I love this review – but it’s the first of a three-part series and I haven’t found any of the rest online. (got this one from the comments section of another blog)
Haqqani’s testament to personal ‘transformation’
Khaled Ahmed’s Analysis
A number of personalities known to Pakistani politics have undergone transformation as the dreaded jihad-dominated decade of the 1990s unfolded in Pakistan. Husain Haqqani is one of them. He began to change and move away from the state-supported, nationalism-linked, worldview some time during the years when Pakistan’s establishment was marching blithely to the end of its fatal romance with jihad. In the years when he was not linked to one political party or the other, dragging the steel ball of state ideology around its ankle, he reached down to his long kept-on-hold intellect – with good results, it appears. A process of transformation began which may be his last ‘adjustment’ to the changing circumstance. Even as a ‘fixer’ for politicians, he was set apart by his mind. If in the end he said goodbye to the job of a hired PR handyman, it was because of his mind. Finally, his transformation may be based on intellect, not opportunity. However, if opportunity beckons again within the parameters of the intellectual commitment manifested in his book, he would be a curmudgeon not to take it by the forelock.
Haqqani’s book Pakistan: Between Mosque and Military (Carnegie Endowment/Vanguard Books, Lahore 2005) has pleasantly surprised his readers. He had begun his journalist’s career definitely on the side of ‘the mosque’ under the shadow of General Ziaul Haq and his informal condominium with Jamaat-e-Islami. (Haqqani writes about this.) He was a brilliant rightwing youth among a group discovered first by the army, then passed on to the Muslim League under Nawaz Sharif. The advantage he had over his fellow-fixer Mushahid Hussain was his more refined intellect and his attractive bilingualism. (It is endlessly tempting to make a comparative study of the constantly metamorphosing careers of the two Hussains, Mushahid and Haqqani.) Where he eclipsed late Siraj Munir was Munir’s insufficient grasp of English even though he beat Haqqani in Urdu. Shafqat Mehmood, another attractively ‘transformed’ intellectual of our times, was never in the running as a ‘fixer’ for the political elite, but he was found to be promising. Haqqani was the fixer for caretaker Jatoi, was then loaned out to Nawaz Sharif, while Benazir Bhutto eyed him greedily with outspoken recognition of his brilliance. Serving Bhutto, he hit big times and probably doesn’t need to slog for Pakistan’s intellectually flatfooted rulers any more. But who knows?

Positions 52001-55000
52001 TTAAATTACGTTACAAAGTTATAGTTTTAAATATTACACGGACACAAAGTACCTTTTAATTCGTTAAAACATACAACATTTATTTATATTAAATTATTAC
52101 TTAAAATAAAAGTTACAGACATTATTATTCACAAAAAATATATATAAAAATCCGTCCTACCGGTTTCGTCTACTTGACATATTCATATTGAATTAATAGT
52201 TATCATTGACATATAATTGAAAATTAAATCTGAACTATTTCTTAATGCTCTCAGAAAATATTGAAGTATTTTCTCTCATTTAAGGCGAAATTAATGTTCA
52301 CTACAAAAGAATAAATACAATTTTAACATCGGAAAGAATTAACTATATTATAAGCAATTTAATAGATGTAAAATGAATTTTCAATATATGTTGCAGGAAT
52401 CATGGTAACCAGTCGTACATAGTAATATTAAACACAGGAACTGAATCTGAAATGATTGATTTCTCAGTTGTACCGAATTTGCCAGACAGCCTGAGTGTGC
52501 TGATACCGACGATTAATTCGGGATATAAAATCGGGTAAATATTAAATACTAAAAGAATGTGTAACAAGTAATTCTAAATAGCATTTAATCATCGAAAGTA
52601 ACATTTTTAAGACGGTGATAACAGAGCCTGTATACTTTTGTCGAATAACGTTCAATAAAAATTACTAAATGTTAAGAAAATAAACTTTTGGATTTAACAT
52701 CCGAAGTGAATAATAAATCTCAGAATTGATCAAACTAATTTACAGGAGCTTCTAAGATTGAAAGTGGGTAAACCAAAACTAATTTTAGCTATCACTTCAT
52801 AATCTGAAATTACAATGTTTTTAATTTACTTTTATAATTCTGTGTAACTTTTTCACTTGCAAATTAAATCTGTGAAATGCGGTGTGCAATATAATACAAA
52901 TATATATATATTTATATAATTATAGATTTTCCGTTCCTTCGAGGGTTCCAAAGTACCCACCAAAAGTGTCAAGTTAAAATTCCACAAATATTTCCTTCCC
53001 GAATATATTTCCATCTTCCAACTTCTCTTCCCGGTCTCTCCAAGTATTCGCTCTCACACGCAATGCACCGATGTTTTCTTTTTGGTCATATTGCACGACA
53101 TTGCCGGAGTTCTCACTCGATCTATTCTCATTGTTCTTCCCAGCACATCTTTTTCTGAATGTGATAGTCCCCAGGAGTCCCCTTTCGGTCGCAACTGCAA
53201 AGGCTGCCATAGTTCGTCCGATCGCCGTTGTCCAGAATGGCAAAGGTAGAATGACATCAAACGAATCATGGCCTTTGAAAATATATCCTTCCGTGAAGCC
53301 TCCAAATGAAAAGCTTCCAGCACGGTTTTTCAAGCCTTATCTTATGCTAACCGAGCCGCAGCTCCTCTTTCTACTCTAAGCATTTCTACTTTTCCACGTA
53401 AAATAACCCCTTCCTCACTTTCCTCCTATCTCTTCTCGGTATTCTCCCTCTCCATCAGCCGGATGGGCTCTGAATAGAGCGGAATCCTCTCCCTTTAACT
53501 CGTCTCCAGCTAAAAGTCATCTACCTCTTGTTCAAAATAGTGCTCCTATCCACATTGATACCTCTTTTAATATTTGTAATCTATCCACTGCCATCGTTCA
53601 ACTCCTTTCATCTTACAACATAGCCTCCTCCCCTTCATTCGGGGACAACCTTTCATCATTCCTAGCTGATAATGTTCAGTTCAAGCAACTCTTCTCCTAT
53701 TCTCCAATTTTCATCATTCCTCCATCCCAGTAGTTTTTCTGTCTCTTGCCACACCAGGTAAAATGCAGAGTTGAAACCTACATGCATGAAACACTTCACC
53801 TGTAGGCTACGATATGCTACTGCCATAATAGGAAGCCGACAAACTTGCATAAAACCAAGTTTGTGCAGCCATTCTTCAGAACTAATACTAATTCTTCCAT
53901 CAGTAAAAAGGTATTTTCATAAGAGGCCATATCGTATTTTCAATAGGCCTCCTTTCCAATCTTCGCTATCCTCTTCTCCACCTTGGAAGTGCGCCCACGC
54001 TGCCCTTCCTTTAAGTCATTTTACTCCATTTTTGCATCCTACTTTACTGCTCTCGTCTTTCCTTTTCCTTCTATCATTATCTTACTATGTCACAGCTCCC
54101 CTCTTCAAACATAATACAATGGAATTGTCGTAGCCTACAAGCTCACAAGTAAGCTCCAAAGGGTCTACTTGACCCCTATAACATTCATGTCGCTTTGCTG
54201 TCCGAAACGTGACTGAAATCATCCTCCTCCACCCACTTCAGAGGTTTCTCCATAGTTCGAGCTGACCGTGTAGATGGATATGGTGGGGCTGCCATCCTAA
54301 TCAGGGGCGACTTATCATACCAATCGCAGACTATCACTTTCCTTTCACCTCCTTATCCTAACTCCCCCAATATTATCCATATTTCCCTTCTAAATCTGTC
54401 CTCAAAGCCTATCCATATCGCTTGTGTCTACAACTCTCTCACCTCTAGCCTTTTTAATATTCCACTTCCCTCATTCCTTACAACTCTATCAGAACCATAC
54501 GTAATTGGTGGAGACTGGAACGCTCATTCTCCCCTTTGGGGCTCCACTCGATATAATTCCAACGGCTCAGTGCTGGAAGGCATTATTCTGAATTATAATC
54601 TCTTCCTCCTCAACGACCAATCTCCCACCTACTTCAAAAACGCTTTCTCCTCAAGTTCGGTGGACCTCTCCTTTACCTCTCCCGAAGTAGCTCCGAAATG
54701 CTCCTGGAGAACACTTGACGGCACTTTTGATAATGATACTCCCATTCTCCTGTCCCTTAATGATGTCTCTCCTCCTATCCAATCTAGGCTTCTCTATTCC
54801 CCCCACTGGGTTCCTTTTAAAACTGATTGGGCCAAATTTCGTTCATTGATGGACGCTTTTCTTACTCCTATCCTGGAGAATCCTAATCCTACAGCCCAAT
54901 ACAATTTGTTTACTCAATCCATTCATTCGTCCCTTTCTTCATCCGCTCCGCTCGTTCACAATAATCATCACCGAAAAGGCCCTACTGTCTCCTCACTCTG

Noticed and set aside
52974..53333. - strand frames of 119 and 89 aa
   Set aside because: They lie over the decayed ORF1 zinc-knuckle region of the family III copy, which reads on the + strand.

Mosque versus India: The substance we have in the book after the lucky ‘personal sloughing’ of Husain Haqqani is not bad at all. Even though a backward look might persuade you to think that he was ‘putting it on’ when doing PR for dishonourable causes, you cannot deny the quality of the peeling off Haqqani has achieved. The biggest milestone of his metamorphosis is his new understanding of ideology and the way it has applied to Pakistan, coupling a national brainwash against India with religion that clearly helped those who wanted to delay the democratic process pledged by the founders of the state and the constitutions it periodically framed. The ideology took Pakistan away from democracy and human rights, but it also took the state to its endgame by producing a kind of irredentism out of it named deceptively and deniably: jihad. But Haqqani doesn’t ignore the interstices of his argument: he tells us how Jinnah used Islam to tame the Muslim-majority provinces allergic to his Muslim League while the clerics were mostly allied with the Hindu-dominated secular Congress.